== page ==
The citizen. (Honesdale, Pa.) 1908-1914, May 25, 1910, Image 3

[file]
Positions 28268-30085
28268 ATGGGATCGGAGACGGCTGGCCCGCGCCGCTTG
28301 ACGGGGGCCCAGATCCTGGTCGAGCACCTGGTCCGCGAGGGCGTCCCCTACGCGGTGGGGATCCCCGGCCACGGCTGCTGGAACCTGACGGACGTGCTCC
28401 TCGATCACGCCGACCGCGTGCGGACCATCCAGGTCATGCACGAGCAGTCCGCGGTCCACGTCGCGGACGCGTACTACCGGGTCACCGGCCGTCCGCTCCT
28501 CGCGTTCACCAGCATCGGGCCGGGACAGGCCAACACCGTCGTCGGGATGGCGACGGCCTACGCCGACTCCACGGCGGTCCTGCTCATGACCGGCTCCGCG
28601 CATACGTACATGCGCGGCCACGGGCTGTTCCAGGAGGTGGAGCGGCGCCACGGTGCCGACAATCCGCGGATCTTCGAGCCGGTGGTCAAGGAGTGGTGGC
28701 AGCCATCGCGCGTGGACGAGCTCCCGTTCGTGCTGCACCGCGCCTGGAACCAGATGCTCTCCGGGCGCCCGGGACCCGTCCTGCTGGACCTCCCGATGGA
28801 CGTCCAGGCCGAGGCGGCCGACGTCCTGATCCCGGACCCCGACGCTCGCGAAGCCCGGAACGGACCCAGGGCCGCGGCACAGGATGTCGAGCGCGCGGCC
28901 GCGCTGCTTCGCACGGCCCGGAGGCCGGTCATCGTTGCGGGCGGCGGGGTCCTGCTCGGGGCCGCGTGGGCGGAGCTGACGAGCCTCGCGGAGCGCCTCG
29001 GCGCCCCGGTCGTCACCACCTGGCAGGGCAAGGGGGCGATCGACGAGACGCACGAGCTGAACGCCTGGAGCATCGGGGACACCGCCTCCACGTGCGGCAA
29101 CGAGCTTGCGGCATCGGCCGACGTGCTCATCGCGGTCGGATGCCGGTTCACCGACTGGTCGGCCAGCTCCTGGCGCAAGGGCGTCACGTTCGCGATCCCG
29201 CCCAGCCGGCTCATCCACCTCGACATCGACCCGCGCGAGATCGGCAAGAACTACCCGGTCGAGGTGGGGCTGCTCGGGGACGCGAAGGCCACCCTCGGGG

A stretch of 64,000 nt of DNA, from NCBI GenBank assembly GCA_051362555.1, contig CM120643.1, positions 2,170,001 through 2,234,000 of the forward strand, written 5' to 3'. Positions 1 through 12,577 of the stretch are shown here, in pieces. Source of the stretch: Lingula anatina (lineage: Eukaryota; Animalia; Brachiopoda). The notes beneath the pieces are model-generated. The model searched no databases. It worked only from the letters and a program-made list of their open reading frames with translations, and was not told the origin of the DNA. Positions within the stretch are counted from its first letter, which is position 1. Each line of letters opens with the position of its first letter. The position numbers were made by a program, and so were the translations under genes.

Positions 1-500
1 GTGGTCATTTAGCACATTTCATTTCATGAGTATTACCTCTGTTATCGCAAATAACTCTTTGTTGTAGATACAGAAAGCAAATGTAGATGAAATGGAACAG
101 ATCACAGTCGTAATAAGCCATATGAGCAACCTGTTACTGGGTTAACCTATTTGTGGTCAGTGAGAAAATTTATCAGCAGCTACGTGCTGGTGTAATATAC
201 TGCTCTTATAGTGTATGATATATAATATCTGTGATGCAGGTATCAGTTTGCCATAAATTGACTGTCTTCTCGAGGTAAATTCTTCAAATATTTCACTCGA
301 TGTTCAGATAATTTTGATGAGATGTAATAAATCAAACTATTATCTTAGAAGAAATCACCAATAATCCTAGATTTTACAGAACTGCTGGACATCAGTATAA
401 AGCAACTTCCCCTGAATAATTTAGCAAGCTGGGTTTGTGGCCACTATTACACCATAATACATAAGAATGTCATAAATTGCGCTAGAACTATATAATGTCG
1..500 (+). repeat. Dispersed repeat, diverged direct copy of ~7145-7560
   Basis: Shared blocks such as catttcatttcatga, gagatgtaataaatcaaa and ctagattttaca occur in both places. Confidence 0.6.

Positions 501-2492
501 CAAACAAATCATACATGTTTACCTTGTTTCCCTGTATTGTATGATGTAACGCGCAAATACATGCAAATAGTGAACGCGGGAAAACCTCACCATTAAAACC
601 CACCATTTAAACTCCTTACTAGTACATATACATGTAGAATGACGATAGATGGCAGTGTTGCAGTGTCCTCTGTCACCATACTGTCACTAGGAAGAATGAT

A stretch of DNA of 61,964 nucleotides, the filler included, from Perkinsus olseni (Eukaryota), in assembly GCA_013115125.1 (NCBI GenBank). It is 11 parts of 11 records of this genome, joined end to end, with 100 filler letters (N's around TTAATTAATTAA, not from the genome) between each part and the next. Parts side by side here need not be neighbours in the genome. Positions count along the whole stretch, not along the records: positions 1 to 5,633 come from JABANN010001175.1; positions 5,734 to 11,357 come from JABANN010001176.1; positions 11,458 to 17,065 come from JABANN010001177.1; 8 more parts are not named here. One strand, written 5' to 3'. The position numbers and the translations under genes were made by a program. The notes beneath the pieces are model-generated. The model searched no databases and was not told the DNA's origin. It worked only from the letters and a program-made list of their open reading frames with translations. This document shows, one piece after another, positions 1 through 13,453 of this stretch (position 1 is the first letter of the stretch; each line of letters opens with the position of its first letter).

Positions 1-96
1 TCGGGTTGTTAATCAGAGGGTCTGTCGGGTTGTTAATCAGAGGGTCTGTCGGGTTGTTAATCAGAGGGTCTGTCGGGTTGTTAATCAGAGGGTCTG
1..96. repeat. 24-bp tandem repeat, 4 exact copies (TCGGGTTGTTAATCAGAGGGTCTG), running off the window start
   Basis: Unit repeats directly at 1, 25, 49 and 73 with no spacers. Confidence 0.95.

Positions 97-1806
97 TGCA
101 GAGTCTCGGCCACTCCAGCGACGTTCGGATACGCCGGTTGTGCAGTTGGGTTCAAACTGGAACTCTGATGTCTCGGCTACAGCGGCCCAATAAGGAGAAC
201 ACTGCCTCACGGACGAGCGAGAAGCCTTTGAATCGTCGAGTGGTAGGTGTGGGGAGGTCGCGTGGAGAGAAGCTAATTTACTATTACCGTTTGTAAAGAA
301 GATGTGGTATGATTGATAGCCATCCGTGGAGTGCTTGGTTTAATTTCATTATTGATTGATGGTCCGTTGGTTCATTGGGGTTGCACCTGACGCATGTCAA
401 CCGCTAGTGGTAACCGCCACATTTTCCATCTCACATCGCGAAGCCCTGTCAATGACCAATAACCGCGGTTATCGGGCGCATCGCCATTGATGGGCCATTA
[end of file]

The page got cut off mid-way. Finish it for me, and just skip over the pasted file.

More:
THK CITIZEN, WEDNEHPAl , MAI 2S, lf.10. BIG JOB 10 RAISE THE MAINE Tho 111-Fnteil Battleship to He Re moved Front Ilnvnnn Hnrlior. "They mny bo able to raise tho Maine, but It's going to bo a darn tough Job," said Cnpt. Louis Sorcho, the great deep sea diver, who was ono of tho eight chosen by the Govern ment to go down In tho wreck of that ill-fated man-of-war Immediately af ter it was blown up In Havana Har bor on Feb. IB, 1S08. "Wo reached tho harbor about six or seven days after the Bhlp had gone down, and after receiving our In structions picked out our places, with a good distance In between, so as to avoid any danger of getting our lines fouled, and also to cover a wide area. "Havana Harbor has no cleansing tide, merely a riso and fall. It Is like a huge basin, with a big niche on the side of the rim, through" which the water comes In aud runs out. "Now, the bottom of the harbor, because of this, Is a mass of mud, and as tho refuse and dirt of tho city is emptied here to a great extent and thero is no current to carry tho filth away tho stuff settles at tho bottom. To judge how bad the condition of tho bottom of Havana Harbor is I call attention to the fact that Ships are not allowed to anchor there, bouys being provided, for if a boat were to drop its mud hook, when it was pulled up it would stir up such a muss that probably the way would be paved for an epidemic. Steamers must enter and leave with their propellers moving only fast enough to provide steerage way. "There were no formalities in go ing down Into the warship. Just as soon as we were dressed in our div ers' suits and had made sure of our a.r pumps we went over tho side and down into the blackest water I have 1 ever worked in during an uie years I have been a diver, "The depth where the Maine lies is thirty-one feet, and the pressure of water to the square inch about twelve pounds. The dials on our air pumps are marked so the men work-1 ing them can keep the air pressure reeulated. and we don't have to bother much except with our work and the usual precautions for keep ing our passageway free and clear. "As soon as I reached the bottom I was up to the shoulders in that awful sticky mud. My helmet was equipped with the automatic valve, which can be controlled by the diver, who, when he finds he has too much air, can, by a move of the head, open it, or vice versa. "I quickly shut off the air escape, and the suit began to fill up like a balloon; but even with this aid I had to signal for those above to pull on the lines, to help mo in getting out of the mud. After this, except when we were working on the solid decks of the sunken vessel, we worked un der an air pressure of from one to two pounds more than the depth called for, so that we were almost floating instead of walking. "It was impossible to see anything in that water, and your hand held in front of your face plate could not be noticed. Everything depended on the diver's sense of touch. Although we were equipped with the submarine lights, they were useless and we abandoned these after the first trip down. "Our first duty was to get the bod ies, nnd most of these were in tho berth deck, forward. It was an aw ful task; many of them were floating up against tho roof of the deck, and these we brought to the openings and allowed to float to the surface. "An odd thing about a person drowned is that before the tuno for him to come to tho surface, he Is raised by the action of tho body gases to a position almost standing, the feet barely touching the bottom. Not be ing able to see, wo just groped about with widespread arms, and often I have experienced tho shock, though 1 knew what to expect, of closing my arms arounu one of the poor fel lows who was In that peculiar posi tion. "Finally we came to tho bodies of tho poor fellows who wcro caught in the wreckage; I believe I recovered 132. "Then came tho other work, and I bad time to notice things more. The sliii) by this tlmo was sunk in at least ten feet of mud, and tho holo in her bottom had so lllled up that it would have been almost impossible to tell where It was except through tho breaks In the decks above it "I will not attompt to say whether tho explosion was from tho Inside or outside, but I do know that overy thiug was pointing upward, as If the force was from directly underneath. It must have been terrible, for things wero blown nil out of shape, and yet it ls remarkable that the magazines nearby wore not touched. It makes ono honestly think that if tho explo sion had been in any ono of tho mag nzlnes, tho others must have gone too. I remember that wo sent keg after keg of powder above, and some of them wo took from places wher? thoy must havo been blown, but thejr bore no ovidenco of having bee? touched by tiro such as muBt hav beon tho case if tho upheaval ha been from tho inside. "Wo worked In tho Maino ulneteoi days, and during that tlmo wo notici ed that sho sank several lect ueope In tho mud. So you can Imagino hovl much sho has settled by this time. 1: has been estimated that tho vessel rests In eighteen feet of mud, and lti Is going to be a Job to lift tho Mnlno i out of It. j "Thero nro live ways which can bo . employed to ralso tho warship. Tho llrst is with steel pontoons and chains, but how nro they going to pass tho chains under tho bottom? You can't tunnel through mud as you can through sand. "Another way would be with nlr bags. One of tho fnults in this sys tem is the nbsenco of a valvo to rcg ulato tho air pressure, to equalize it with that of tho water. Let us say that at tho depth of fifty feet hero is a wnter pressure of twenty pounds to tho square inch. The air-bags must be inllatcd to their capacity by air pressure of an equal amount. It Is not the air that does tho lifting, but the displacement mndo by tho bags. Now tho ship begins to lloat. At twenty-flvo feet the water pressure has decreased half, but tho air pres- i sure remains tho samo because there Is no method of releasing It. So wo have a water pressure of ten pounds to the nlr pressure of twenty, nnd when It has reached tho surface thero is a full pressure of nlr to none of water. Can you see what will happen? Nothing of canvass or rub ber can withstand that strain and the bags burst. This has been prov ed on a number of wrecks where tho air-bags were used. "Another method Is that of coffer dams. Either the dams arc built in side the ship, the holes patched and ti.e water pumped out, or else they are built all around the vessel and tho pumps set to work. As it seems impossible to get at the hole in tho Maine, the second method would bo the ono used, and I don't see how it can bo done. First, you must get a firm .bottom to hold it on, and tho raisers would have to drive the whole of that dam through that eighteen feet or more of mud, and then not be certain as to what they would find underneath. The pres sure at the depth In which the Maine lies is nearly twelve pounds to the square inch, and so each square foot of the dam, when tho water was pumped out from Inside it, would be subject to a pressure of about 1,728 1 pounds. Unless it was well braced, it could not withstand it, and there is apparently no way that braces can be placed so as to hold it. "But let us suppose that this way ls attempted and the water numned out wno couid nve Uown there among that disease filled filth? It has been suggested that the men coula be equipped with oxygen helmets, but while they would be protected the men who would have to unload tho buckets would be exposed, and so you would havo an awful time in a few days. It is doubtful, no matter what precautions were taken, if anything could prevent an epidemic in the city if so large an area were exposed. "Let us return to the system of closing the vessel up from the Inside. There is ono way of removing sand, etc., from a ship, and that is by cen trifugal pumps; but in this case they would be practically useless, for as fast as they sucked out the mud it would pour into tho holes, and also because of the fact that thero is no currant there the mud would settle back on the bottom of the harbor to be carried back against the sides of tho ship with each fall." Getting Into Moral Debt. Philip D. Armour, millionaire and philanthropist, continually warned young men against getting into debt. Ilo loved free men and despised slaves. When asked if he admired a certain brilliant orator ho said: "lie may havo a superb voice and fine presence, but can't you hear the rattle of his chain? That man is not free. Ue is under moral obligations that demoralize him. Ilo ls not speaking the deepest thing In his soul, nnd I haven't time to hear any slave talk. I want a man to b just ns free ns I nm." On another occasion he said: "Don't get'lnto debt I mean moral debt. It Is bad enough to get into debt flnnn clally. Thero goes n young man who ls mortgaged. That young man ls leg ging it along with a debt, nnd It will take twice us much power to get him along as the man without a debt. There are other debts and obligations that nro embarrassing In their entan glements. Don't get Into debt morally, my boy; don't get Into debt so that you may not exercise your freedom to Its limits." A Nice Calculation, Two very dear old ladles walked up to the window where tickets wero to be sold for two popular concerts. They wanted tickets for both nights; but, alas, those for tho second evening were all gone! This was tho moro popular entertainment of tho two. "I'm so sorry, my dear!" pattered one of tho old ladles to tho other. "Wo did want to go, didn't wo, nnd wo wanted to go both nights?" "You couldn't give us two tickets for each night?" Inquired tho other of tho clerk. "No, mu'wn." "You haven't two seats anywhero for tho second nlghtV" "No, ma'am. Couldn't glvo you noso room." , A great resolution beamed upon her gcutlo face. "Then," said sho firmly, "glvo mo four tickets for the first night. Wo will mako them do." "Why, sister," quavered tho other, "you'ro going to Invito somebody?" "No," said she, "but if wo can't go both nights" Sho paused, bewilder ed, qulto out of her calculation. Then a happy thought struck her, and sho added, "We'll go twlco tho first night" Youth's Companion. SNAPSHOTS AT CELEBRITIES P. H. McCarthy, Mayor of San Francisco. P. II. McCarthy, San Francisco's la bor union niiiyor. who recently headed it delegation from the Pacific const t" Washington. Is 11 genuine leader of la bor, 11 worUiiigmiiii who has risen, from tho ranks. Tho quest of the delega tion, which included Governor Glllctt. wns the government's sanction for a Panama-Pacific international exposi tion to be held at San Francisco In 1015 to celebrate the completion of the isthmian canal. "Tho citizens of San Francisco," said the mayor, "have subscribed $5,000. 000. and since it's our show wo don't want tho government to give us a cent. We'll pay tho fiddler ourselves. All we want Uncle Sara to do ls to In vito tho foreigu ministers and tell them they'll have a good time and put up his own part of the exhibit whatever be happens to wish to." Mayor McCarthy was born in Ire land forty-seven years ago and came to the United States -when eighteen. He had learned the carpenter's trade and while still a boy took an active part in tho labor movement in St. Louis, where ho settled, ne was one of the organizers of tho Carpenters and Joiners' union, which became a national body at Chicago in 1S81 and now has a membership of 235,000. Five years later McCarthy went to San Francisco and at oneo became an active figure in the lnbor world. Mc Carthy's first achievement was the or ganization of the San Francisco Build ing Trades council in 1S94, serving as its president for fourteen years. Nine years ago, with the nid of other labor leaders, Mayor McCarthy formed the State Building Trades council. He was elected Its first president. In 1007 Mr. McCarthy was a candidate on tho labor ticket for mayor, but was badly beaten by E. It. Taylor. At that time tho labor vote was divided, but In tlK election last fall he received Its solid support. Ho also succeeded in wlnnln n largo number of business men to his cause. Both bank presidents and un ion men were numbered among his supporting delegates on his trip to Washington. Governor Hughes' Successor. Lieutenant Governor Horace White, who will become governor of New York for the remaining three months of Governor Hughes' term when the latter goes to tho supreme bench on Oct. 1, has been prominent in Now York politics for many years. He practically began his political career when he was elected to tho state sen ate In 1S93, although ho had previously served in the assembly. In 100S ho wns a candidate ngalnst Governor IIOllACE WHITE. Hughes for the gubernatorial uoiulun tlou, but, being beaten for that honor captured second place. As lieutenant governor Mr. White has been consistently opposed to tho program of Governor Hughes during his second administration, except so far as the Itepubllcau organization has given in to the governor's propositions from time to time. Mr. White was born In Buffulo In 1807 nnd is n nephew of Andrew I), White, formerly president of Cornell university and later nmbnssudor to Germany. Ho was graduated from Cornell with honors In 1687 and was admitted to tbo bar In 1800 after a courso in tho Columbia Law school. Mr. Wblto took up tho practlco of law In Byracuae, but early divided his at tentlon between law and politics. This Parlor Tablo is mndo of Quarter Rawed oak Itotalls In stores for HSO tofMXX Only $3.35 For this handsomo Parlor Tftblo In Quartered Oak. Finished and polished golden Quartered Oak, Fancy 21 xti top, richly carved rim, shaped undcrsholf, French stylo legs. Also In tho rich Mahopanlzed Iltrch for M 35. Carefully vacked and shipped for 13.35. Do not spend another cent for Furniture until you have seen our latest catalogue. Sent free. 1 a,f r 3ETOjN. N. itu-onr o -' thi: condition OF THK WAYNE CQIOT SAVINGS BANK a isatiM., -VAitu ) pi.. ut the close ot business, May 2, 1010. TiESOL'nCES Reserve fund $ Cash, specie nnd notes, f4i.:(7!i 50 Legal securities -15,000 00 Duo from approved re serve agents 126,788 20-212,16" McKels. cents anil fractional cur rency Checks and cash Items Due from Hanks nnd Trust Co's.not reserve agents Hills discounted. 113.-142 l 5H 27 2.12U 45 11.027 CO Time loans with collateral 45,450 00 Loans on call Wltn eoi- lateral 83.124 S7 Loans jii jail upon one name 3,000 00 Loans on eutl upon two or more names ol,li4"31 Loans secured by bond and mortgage 21.400 521,491 7B Investment securities owned ex clusive of reserve bonds, viz: Stocks, Honds, etc.. 1.H1.0W 71 Mortgages nnd Judg ments of record.... 273,478 01 2,0S4.5fi2 75 Ollice liullding and Lot 27.000 00 Other Heal Estate 6.000 00 Furniture and Fixtures 2.000 00 Overdrafts 32 47 Miscellaneous Assets 400 00 $2,870,300 92 LIABILITIES Capital Stock. paid m....f 100.000 00 Surplus Fund 310,000 00 Undivided FroiltB. less expenses and taxes paid 97,418.98-507,448 98 Deposits subject to check $102,930 53 Time certificates of de posit .23S 78 Savins Fund Deposit, 2,178,791 75 Ccrtiticd Checks 60 00 Cashier's check outst'c 657 50-2342.671 62 Duo to Commonwealtn 20.000 00 Due to banks nndTrust Cos. not re servo agents 216 32 Dividends unpaid $2,870,366 92 state 01 l'ennsyivnnia, county or wayne, ss: I. II. Scott salmon. Cashier of the above named Company, do solemnly swear that the above statement ls true, to the best of my knowledge and belief. (Signed) II. S. SALMON. Cashier. Subscribed and sworn to before me this 9th day of .May 1910. (Signed) IIOHERT A. SMITH. N. P. Notarial Seal) Correct -Attest: T. II. Clabk. I A. T. Searle. Directors. C. J. Smith, 1 Ml 1 MARTIN CAUFIELD Designer and Man ufacturer of ARTISTIC MEMORIALS Office and Works 1036 MAIN ST. HONESDALE, PA. rtOURT PROCLAMATION. Whereas, J the Judex of the poveral Courts of the County of Vnyne has Issued his precept for holding a Court of Quarter Sessions. Oyer and Terminer, and (ieneral Jail Del very In and for said County, at the Court House, to begin on MONDAY JUNE 20. 1910. and to continue one week : Ami iiirrvtliiL' that a Or a: id Jury fur the i'mr! it OiniriiT Sessions and Over and Terminer be summoned to meet on Monday, June 13, 1910, at 2 p. in. aotlcu is inercioru ucreuv uivlii iu uiu Coroner nnd Justices of tho Peace, and Con stables fit too county oi ayue, ui;u nicy uu then and thero In their proper persons, at said Court I lou-e, at 2 o'clock In tho nftor ,,!, ,,f i,i nth of .lime 19 o. with their records. Imiulbltlons.exainluatlousnndother remembrances, to do those things which to their unices appertain to. bo done, ami those who nro bound by recognizance or otherwise to prosecute tno prisoners wuo am or siiuu thereto nrosocuto against them as shall bo in. i,t tin, .inn m u nv i tiiniLV. Hi men mill 1UM' 1 I ,r.,..l..l It.la 16th day of .May. 1910. and In the i 133d l year of tho Independence of tho (Jutted States M LEE IIHAMAN. Sheriff. Sheriff's Ollteo 1 . Honcsdale, May 16. 1910. 38wl TNTIIECOUUTOF COMMON PLEAS X 01" WAYNK UUUKTY Vnm niemi V Oil, Olseil. VnKIInn T,.rm lllln I.lhol ill DIVOTCC To OLE OI.SEN: You are hereby re- r,nlr..,l In ntinnnr In Ihn Hllld Court Oil the third .Monday of Juno noxt. to answer the complaint exhibited to tholudgo ot said court by Nora Olsen, your wife, in tho cause nbovo siateu, or in ueiuuu uiuii-v jw.vu u divorce as prayed for In said complaint may do maae against you in jour uubciiij:. SI.MONS. Att'y Si. LKK HltAMAN. Honesdale, Pa May It, 1U1B. Huerlff . SHERIFF'S SALE OF VALUABLE UEAL ESTATE. -By virtue of process Issued out of the Court of Common I'lens of Wnyno county, nnd State of PoniiBylvnnln, nnd to mo directed and dollvored, I havo levied on ana will expose to public snlo, at the Court Houso In Honcsdale, on ritlDAV, .It'XH 10, 11)10, y I M. All of defendant's right, tltlo and interest In tho following described property, viz: All these two certain lots or par cel of land situate In the towiiBhlp of Dyberry, county of Wayne, nnd State of Pennsylvania, bounded and described as follows: The first Beginning at the north eust corner of lnnd of John Nelson which ls also tho southeast corner of Conrad Pulls farm, at the end of n stono wall; thence by land of Dan forth Keys, dee'd., nnd of Thomas Ballamy, south cloven nnd one fourth degrees west thirty-six rods to n whlto ash tree corner, standing on tho verge of ledge of rocks; thence along lands of the said John Nolson, nbove but near said ledge north lifty-six degtees west eight rods, north thirty-two degrees west eleven nnd one-half rods to a sugar maple, north eleven degrees west fourteen and eight-tenths rods, nnd north six degrees west twolvo and six-tenth rods to end of stone wall , above a high ledge which wall is the division line between land of John Nelson and oT said Conrad Pulls J farm, belonging to Daniel Hoel; I thence by tald division wall south twenty-six degrees east twenty-four and one-fourth rods to tho place of beginning. Containing three acres and one hundred and forty perches. Being same premises which John Nolson by deed dated October 28, 1SG7, recorded in D. B. No. 35, page 79, granted to Thomas Bellamy. The second lot Beginning at a stones corner of Jacob Hole's land; thence north eighty-one and one- fourth degrees east along tho same one hundred and forty-nlno and one half perches to a stones corner; thence north twelve degrees west sixty-six and one-half perches to stones corner of William Pulis; thence south seventy-eight degrees west along the same one hundred and twenty-three perches to n stones corner; thence south twelve and one- fourth degrees west sixty-three and one-half perches to place of begin nlng. Containing fifty acres more or less. Being the same premises which Homer Brooks et ux. by deed dated April 23, 1S55, recorded in Wayne County D. B. 23, page 522, granted to Thomas Ballamy. The above premises are the same on which Thomas Ballamy died, seiz ed, and which Charles Ballamy and Thomas H, Ballamy, his executors, by deed dated March 27, 1901), and Intended to be recorded, granted to Gertrude M. Hartman. On said premises are a two-story frame house and barn and over one- half of said land is Improved. Seized nnd taken in execution as the property of Gertrude M. Hart man at the suit of Thos. H. Ballamy. No. 5S March Term, 1909. Judg ment, ?1800. Attorney, Kimble ALSO All the defendant's right, title and interest In the following described property, viz: By virtue of tho annexed writ of Fieri Facias, I have this day levied upon and taken in execution all the within described pieces or parcels of land, situate, lying and being in the township of Cannan, county of Wayne, nnd Commonwealth of Penn sylvania, bounded and described as follows, to wit: Tho first Beginning at a stones corner, being the south-west corner of Lot No. 33, in the Elk Forest tract; thence south eighty-nine and one-half degrees east elghty-nlno rods to stones; thence north, along lands of B. Feeney, eighty-nine rods to a corner; thence north eighty- nine and one-half degrees west eigh ty-nlno rods to stones corner; In western line of Lot 33; thenco south, along said western line, ninety-one and four-tenths rods to the plnco of beginning, containing fifty acres, be tho samo more or less. The second Beginning at the said corner of Lot No. 33, in Elk Forest tract; thenco north forty-six rods to stnko and stones; thence west seven- ty-soven nnd one-half rods to line of land of B. Flemmlng; thenco south, along said Floinmlng's lnnd, thlrty ono degrees east llfty-threo and soven-tenths rods to a stake for a corner; thenco south elghty-nlno and one-half degrees east fifty rods to tho place of beginning, containing eighteen acres and fifty-two and ouo- half porches, bo tho samo moro or less. Tho third Hounded on the north by land of Thomas Kennedy; on tho enst by land of James Naglo; on the south by land deeded to David Moy- lnn; and on tho wost by lands of tho holrs of Jesslo Thorp, containing fifty acres, be tho same more or less. Being tho lands deeded to Andrew Lnpushnock, by deed dated 8th Juno, 1908, and recorded In tho oillco for recording deeds in and for tho coun ty of Wnyno In Deed Book No. 97, nt pago 1178 as roferonco thereto will moro fully and nt largo appear. Upon tho premises ls n frnmo houso, barns, nnd other out buildings, ap ple orchard, and other fruit trees, and largely Improved land. Seized and taken in execution as tho property of Andrew Lapushnock, torro tennnt, nt tho suit of W. L Ferguson. No. 171 Oct. Term, 1908. Judgment, C50. Attornoy, Leo. TAKE NOTICE All bids and costs must be paid on day ot bqIo or deeds will not bo acknowledged. M. LEE CRAMAN, Sheriff. Honesdale, Pa., May 18, 1910. fcKrOKT OF THE CONDITION OF Farmers and Me chanics Bank, 01 HONESDALE, VAYNB COUNTY. IU. at the close of business. May 2d, 1910. nEsucr.cT.s. I!(crvc fund t i ash specie and notes, tvjw U Hue from approved re serve nirents ttd.l.TO Cl-nfl.TGf, 71 N'lrkcls, rents and fractional currenpy , 208 00 Checks nnd other cash Items IKil 2H Due from hanks and trust com- lanles other than reserve a.sa 4.1 Hills discounted IC1.0IJ) fO Time loans with collateral JH.110 00 ujans on call wltn collateral 22,r?u u; Loans upon call upon two or more names 20.115 00 Loans secured by bonds and mort gages 11.815 00 Investment securltle'ovvned exclu sive of reserve bonus, viz Stocks. hond. etc HIJSW 11 .Mortgages and Judg ments of record I2.15G 32-MUM 7.1 OlllcelJulldlngand Lot WjiO 65 I' urnlture aud nxtures lWi $ 329.7SS 03 UAML1TIF.S. Capital Stock paid In $ 75.000 00 Surplus Fund 5.000 00 Undivided Fronts, less expenses nnd taxes paid 7.911 30 Deposits, subject to check. .f35.Kl!l VI Deooslts. sneclal Jsi.ir'3 71 Cashier's Checks outstanding. ItiS 51-211,813 (77 $329,788 03 State of Pennsylvania. County of Wayne. 88 I. C. A. Kmery. Cashier of the above named company, do solemnly swear that tho above statement ls true to the best of my knowledge nnd belief. C. A. K.MKKY. Cashier. Subscribed nnd sworn to before mp this 7th day of May 1910. hex a p. r.nciCTT, is, r. Correct attest: M. E. Simons. ) W. M. Fowler. Directors. M. II. ALI.E.V. I OFFICE OF THE HONESDALE CONSOLIDATED LIGHT. HEAT AND POWER. COMPANY SPECIAL NOTICE TO STOCK HOLDERS. Tho Board of Directors of this Company have called a special meet ing of its stockholders to be held at the General office of the company, in the Borough of Honesdale, Penn sylvania, on the 14th day of July, 1910, at 3 o'clock, for tho purpose of voting for or against an increase of the indebtedness of said company. M. B. ALLEN, Secretary. PKOFESSIONAX CARDS. Attorncys-at-Law. H WILSON, . ATTORNEY Jk COUKSELOR-AT-LAW. Office, Masonic building, second floor Honesdale, Fa. WM. II. LEE, I V ATTORNEY A COUNSELOR-AT-LAW. Office over post office. All legal business promptly attended to. Honesdale. Pa. EC. MUMFORD, . ATTORNEY 4 COUNSELOR-AT-LAW, Otllce Liberty Hall building, opposite the Post Ollice. Honesdale. Fa. HOMER GREENE. ATTORNEY A COUNSELOR-AT-LAW. Office over Keif's store. Honesdale Pa. 0L. ROWLAND, . ATTORNEY A COUNSELOR-AT-LAW Office ver Post Office. Honesdale, Pa rtHARLES A. McCARTY, J ATTORNEY A COUNSELOR- VT-LAW. Special and prompt attention given to the collection of claims. Otllce over Kelf sinew store. Honesdale. Fa. FP. KIMBLE, ATTORNEY A COUNSELOR-AT-LAW Office over the post office Honesdale. Pa, ME. SIMONS, . ATTORNEY A COUNSELOR-AT-LAW. Ollice in the Court House, Honesdale Pa. PETER II. ILOFF, ATTORNEY A COUNSELOR-AT-LAW. Office Second Moor old Savings link building. Honesdale. Fa. HEARLE & SALMON, ATTORNEYS A COUN8ELORS-AT-LAW, Otllcesilatelv occupied by Judge Searle. Dentists. DR. E. T. BROWN, DENTIST. Office First iloor, old Savings Hank build ing, Honesdale, Fa, Dr. C. it. 11HADY. Dkntist. Honesdale. Pa. Office Hours-8 m. to p. m Any evening by appointment. Citizens' phono. 33. Jtesldcnce. No. tX Physicians. DR. II. B. SEARLES, HONESDALE, PA. Office and resldenco 1019 Court street telephones. Office Hours 2:00 to 4:00,and 0 00 oV.00. p. m Livery. LIVERY. I-red. U. Hicktird lias re moved his livery establishment from comer Church street to Whitney's Stone Barn ALL CALLS PROMPTLY ATTENDED TO. FIRST CLASS OUTFITS. 75yl JYIUUVAI, AND DEl'AUTUHE OF ERIE TRAINS. Trains leave at S:2& a. in. and i:iS p. m. Sundays at 2:48 p. m. Trains arrlvo at 1:40 and 8:08 p. m. Saturdays, arrives at 3:45 and leaves at 7:10. Sundays at 7:02 p. m. STLET US PRINT YOUR BILL HEADS, LETTER HEADS, STATE MENTS, NOTE HEADS, ENVEL OPES, CIRCULARS, ETC., ETC.